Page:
What does all of this have to do with burning the Koran? Scriptures are a sacred connection to God in every faith. Indeed, religions without ‘holy texts’, i.e. shamanism, and animism are almost always subsumed by religions with a text. Scriptures provide devotees with stability, a point of reference and the confidence of an ‘inspired revelation’.  Obviously, disrespect for the scriptures of other religions will lead to strained relations.

But, the Koran is not the only Scripture being insulted these days. It is just the only one that receives any press here in the West. The Muslim assault on the Christian Bible has been going on for thousands of years in spite of Koranic verses which affirm the inspiration of the Torah, Psalms and New Testament. Muslim children are taught in state-run elementary schools that the Bible has been changed. Many Muslims also teach that Jews are descended from apes. These are just two examples of the inflammatory rhetoric prevalent in Muslim society.

Just last week, the Vatican made an official request for permission to view a manuscript that the Turkish authorities have had since 2000, when it was allegedly recovered from a smuggling gang. It is reportedly written in Aramaic, which many scholars believe is the language spoken by Jesus. The facts of this simple story were immediately used by Islamic news organizations as an excuse to bring up one of the most popular Muslim conspiracies, one that attacks the heart and soul of Christian scripture: The Gospel of Barnabas. This text was supposedly suppressed by the Catholic Church because it has Jesus predicting the coming of Mohammed and denying that he was the ‘Son of God’. The evidence, however, points in a different direction.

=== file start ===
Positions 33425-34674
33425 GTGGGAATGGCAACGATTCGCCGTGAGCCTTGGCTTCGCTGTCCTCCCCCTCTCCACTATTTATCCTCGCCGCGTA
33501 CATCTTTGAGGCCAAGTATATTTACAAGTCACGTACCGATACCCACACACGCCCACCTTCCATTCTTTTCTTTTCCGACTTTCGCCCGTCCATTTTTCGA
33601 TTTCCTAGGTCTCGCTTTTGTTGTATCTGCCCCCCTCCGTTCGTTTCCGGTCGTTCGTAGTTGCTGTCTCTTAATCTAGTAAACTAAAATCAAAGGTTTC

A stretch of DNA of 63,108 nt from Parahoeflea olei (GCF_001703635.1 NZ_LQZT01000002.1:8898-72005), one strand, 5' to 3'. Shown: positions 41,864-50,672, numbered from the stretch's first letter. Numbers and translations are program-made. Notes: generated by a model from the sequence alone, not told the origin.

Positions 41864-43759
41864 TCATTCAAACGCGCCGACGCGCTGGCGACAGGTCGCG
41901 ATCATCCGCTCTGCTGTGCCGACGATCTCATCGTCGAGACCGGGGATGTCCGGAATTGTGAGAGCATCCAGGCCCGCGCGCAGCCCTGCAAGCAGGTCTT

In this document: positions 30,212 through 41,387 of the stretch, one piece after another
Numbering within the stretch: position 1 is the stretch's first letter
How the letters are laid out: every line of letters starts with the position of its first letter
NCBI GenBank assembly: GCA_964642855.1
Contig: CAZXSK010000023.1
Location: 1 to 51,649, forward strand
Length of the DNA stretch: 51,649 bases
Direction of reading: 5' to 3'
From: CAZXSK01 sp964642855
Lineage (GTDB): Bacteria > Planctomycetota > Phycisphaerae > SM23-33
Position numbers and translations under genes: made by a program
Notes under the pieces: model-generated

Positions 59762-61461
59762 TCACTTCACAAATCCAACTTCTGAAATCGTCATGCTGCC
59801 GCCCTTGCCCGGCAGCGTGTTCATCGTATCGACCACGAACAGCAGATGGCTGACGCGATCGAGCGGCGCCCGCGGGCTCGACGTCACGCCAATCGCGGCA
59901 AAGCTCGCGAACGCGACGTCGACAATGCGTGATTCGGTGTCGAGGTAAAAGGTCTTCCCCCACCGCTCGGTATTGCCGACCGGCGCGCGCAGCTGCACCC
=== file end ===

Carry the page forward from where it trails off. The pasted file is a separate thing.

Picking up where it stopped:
There are only two extant copies of the Gospel of Barnabas in the world. This author has personally held the one in the National Library of Austria. It is the Italian copy and is the only complete copy. It was given to Eugene of Savoy by John Frederick Cramer, who acquired it in Holland in the early 1700’s. The other is an incomplete Spanish copy which was found in Australia in 1974. George Sale referred to the Spanish copy in his introduction to the English translation of the Koran. The one he had was complete. It is now gone.

I follow the story as far as possible in a new novel entitled A Deceit To Die For. Unfortunately, the publisher has informed me that access to the site has been blocked in Turkey. Bizarre…

If the Gospel of Barnabas is true, then the canonical gospels clearly aren’t. For, in the Gospel of Barnabas, Jesus denies being the Messiah, predicts the coming of Mohammed and foretells the heresy of him one day being referred to as the ‘Son of God’. These statements are clearly a contradiction of the received catholic faith. A cannot be non-A. They cannot both be true.